with these new papers.

Saturday, February 4, 2017

Just Sharing

Last summer I took an Art of Education course where we talked about critiques.  I have adapted the use of TAG critiques into my classroom this year for grades 3,4, 5.  My goal it to get them thinking more deeply about their own art and the art of their peers and famous artist by writing about them.  Here is what TAG stands for:

T: tell something you like
A: ask a question
G: give some advice

For their first experience in writing a TAG, I used one of my own pieces of art that I had created as an example for a project we had been working on in class.  Since I work in two buildings, I use the example from the opposite buildings so the students would not recognize it as mine.  I refused to divulge who the artist was, saying only it had been made at the other school.  It was interesting to see how seriously they critiqued my work and gave me a great deal of insight into their thinking processes and the information they had retained from the lesson.   For one of my personal student goals, I had pledged to practice TAG with students four times over the course of the year.  

 To have students apply understanding of the purpose of Art making by writing artist critiques in the form of a TAG. Critique their own work, the work of peers, and the work of professional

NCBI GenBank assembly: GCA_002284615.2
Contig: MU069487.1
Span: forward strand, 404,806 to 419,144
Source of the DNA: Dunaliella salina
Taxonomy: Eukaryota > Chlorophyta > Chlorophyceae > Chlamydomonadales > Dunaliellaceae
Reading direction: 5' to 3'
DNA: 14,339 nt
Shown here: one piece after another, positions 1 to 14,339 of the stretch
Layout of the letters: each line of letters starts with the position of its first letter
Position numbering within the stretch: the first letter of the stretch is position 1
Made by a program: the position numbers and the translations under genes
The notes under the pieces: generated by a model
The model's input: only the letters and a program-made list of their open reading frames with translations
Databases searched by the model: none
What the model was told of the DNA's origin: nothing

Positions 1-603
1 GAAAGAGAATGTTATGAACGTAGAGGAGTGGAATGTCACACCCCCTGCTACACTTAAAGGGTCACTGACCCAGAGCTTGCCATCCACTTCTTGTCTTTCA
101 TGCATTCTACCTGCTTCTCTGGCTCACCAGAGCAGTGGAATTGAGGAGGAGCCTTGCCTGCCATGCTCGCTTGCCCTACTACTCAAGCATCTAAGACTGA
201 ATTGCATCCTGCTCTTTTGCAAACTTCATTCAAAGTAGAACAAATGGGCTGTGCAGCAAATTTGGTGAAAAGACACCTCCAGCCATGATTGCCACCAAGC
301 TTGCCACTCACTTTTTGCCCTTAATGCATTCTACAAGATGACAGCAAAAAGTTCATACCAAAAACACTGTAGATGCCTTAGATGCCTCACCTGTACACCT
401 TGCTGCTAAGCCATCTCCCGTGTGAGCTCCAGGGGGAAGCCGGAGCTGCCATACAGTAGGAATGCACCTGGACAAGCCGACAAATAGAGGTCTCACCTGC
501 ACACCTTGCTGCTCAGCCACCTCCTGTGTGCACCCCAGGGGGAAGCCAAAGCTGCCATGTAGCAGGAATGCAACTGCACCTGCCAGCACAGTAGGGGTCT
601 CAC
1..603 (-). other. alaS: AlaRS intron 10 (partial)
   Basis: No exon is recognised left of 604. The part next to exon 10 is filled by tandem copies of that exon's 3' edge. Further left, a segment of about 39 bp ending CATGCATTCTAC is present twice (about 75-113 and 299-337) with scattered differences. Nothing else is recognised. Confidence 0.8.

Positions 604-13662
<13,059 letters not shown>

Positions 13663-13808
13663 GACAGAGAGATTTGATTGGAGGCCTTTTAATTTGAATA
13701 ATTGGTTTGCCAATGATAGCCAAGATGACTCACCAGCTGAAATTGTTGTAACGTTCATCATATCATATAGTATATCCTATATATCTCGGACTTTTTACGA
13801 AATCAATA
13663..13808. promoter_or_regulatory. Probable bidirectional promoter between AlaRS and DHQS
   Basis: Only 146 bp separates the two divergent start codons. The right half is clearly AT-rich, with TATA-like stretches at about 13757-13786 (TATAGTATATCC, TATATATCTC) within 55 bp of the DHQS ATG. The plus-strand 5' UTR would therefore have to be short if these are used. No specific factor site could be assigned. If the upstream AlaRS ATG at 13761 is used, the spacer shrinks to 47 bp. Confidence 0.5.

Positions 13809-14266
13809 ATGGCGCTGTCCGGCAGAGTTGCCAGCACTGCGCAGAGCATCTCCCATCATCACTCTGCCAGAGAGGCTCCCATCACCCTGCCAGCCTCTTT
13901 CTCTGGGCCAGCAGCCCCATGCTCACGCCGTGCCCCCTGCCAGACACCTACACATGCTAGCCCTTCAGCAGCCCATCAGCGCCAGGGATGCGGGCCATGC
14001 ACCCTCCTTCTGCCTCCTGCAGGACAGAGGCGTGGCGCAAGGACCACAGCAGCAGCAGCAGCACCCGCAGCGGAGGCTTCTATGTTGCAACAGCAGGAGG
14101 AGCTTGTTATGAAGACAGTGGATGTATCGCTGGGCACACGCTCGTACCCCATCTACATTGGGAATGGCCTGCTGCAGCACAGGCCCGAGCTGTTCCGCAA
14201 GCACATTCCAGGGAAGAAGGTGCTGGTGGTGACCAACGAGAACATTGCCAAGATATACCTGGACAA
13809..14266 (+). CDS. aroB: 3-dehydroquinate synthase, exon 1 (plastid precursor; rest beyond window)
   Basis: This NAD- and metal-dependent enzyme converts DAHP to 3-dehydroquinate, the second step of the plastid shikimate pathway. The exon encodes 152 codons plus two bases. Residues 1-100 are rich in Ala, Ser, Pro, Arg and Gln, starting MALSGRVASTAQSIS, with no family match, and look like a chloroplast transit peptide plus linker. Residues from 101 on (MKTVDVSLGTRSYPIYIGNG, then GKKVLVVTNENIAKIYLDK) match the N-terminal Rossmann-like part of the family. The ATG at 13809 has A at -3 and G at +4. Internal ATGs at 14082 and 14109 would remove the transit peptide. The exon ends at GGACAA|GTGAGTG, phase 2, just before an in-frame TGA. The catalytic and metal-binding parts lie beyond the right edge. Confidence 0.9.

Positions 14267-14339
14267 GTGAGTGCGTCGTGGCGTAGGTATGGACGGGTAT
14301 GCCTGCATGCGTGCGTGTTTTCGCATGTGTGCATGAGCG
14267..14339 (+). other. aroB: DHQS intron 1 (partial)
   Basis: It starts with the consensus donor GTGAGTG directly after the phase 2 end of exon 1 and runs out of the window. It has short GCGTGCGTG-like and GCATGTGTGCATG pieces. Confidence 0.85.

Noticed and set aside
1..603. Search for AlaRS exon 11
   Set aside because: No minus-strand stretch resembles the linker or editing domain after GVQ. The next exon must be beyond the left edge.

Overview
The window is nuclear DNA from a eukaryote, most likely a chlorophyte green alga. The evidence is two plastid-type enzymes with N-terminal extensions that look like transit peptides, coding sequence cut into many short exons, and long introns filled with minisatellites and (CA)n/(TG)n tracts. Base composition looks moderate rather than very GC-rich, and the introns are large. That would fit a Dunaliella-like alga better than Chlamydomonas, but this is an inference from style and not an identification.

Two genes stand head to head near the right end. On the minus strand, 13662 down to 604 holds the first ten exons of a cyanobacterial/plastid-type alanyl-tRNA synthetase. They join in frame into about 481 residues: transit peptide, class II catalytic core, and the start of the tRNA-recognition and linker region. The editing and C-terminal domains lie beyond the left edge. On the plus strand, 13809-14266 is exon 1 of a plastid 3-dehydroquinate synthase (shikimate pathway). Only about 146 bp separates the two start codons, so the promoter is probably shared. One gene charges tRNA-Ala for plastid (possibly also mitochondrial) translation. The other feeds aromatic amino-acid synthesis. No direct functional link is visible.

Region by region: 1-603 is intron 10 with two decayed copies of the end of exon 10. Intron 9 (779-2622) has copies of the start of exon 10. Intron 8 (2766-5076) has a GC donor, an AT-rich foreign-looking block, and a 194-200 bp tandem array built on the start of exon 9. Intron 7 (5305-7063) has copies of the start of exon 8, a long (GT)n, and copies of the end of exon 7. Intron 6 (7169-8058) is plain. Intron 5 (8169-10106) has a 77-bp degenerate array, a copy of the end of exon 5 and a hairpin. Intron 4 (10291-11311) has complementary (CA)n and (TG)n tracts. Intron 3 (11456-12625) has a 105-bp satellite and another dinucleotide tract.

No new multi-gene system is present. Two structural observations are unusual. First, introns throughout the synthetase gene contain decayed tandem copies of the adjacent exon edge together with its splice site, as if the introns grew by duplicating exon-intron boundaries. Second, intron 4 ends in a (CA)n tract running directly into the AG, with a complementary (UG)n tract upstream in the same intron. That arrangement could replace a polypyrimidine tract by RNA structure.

artists, and demonstrate an understanding of the formal, cultural, and historical contexts of the work (National Art Standard - Responding, Anchor standards #7, #8, #9; MA: Re7.1.4, MA: Re 8.1.4; MA:Re 9.1)

For their second tag, we wrote based on the Artist Trading cards we received from the Mini Matisse' card exchange.  Throughout this process, students have wanted to be able to communicate more directly with the artist of the work they were viewing.  For their third TAG, I have decided to pair them with a classmate.  They will exchange papers and TAG an actual work from that classmate.  We will call it a Valentine TAG because these will be happening the week prior to February break which also occurs during Valentine's week.  I am sharing the worksheet I have put together for them.

With this being our third attempt at a TAG, I will be looking at the language they are using as they talk the art, specifically the use of Art Vocabulary.  Please feel free to download and use my handout to practice TAG critiques with your students.

Thursday, February 2, 2017

Burton Morris in 5th grade

student work 
Thanks to Kids Artist blogspot for this great lesson on Burton Morris.  I was looking for a quick 2-3 day fun project for my 5th grade students and stumbled upon your lesson.  They are so loving this lesson and learning about the work of Morris.  My students always seem to enjoy investigating the work of a living artist and Morris's work was no exception.  I allowed them total freedom as they discovered the materials they wanted to incorporate into the making of their hearts.  There are many recycled papers and even some pressed tissue paper in use.  I love the results!

student work

student work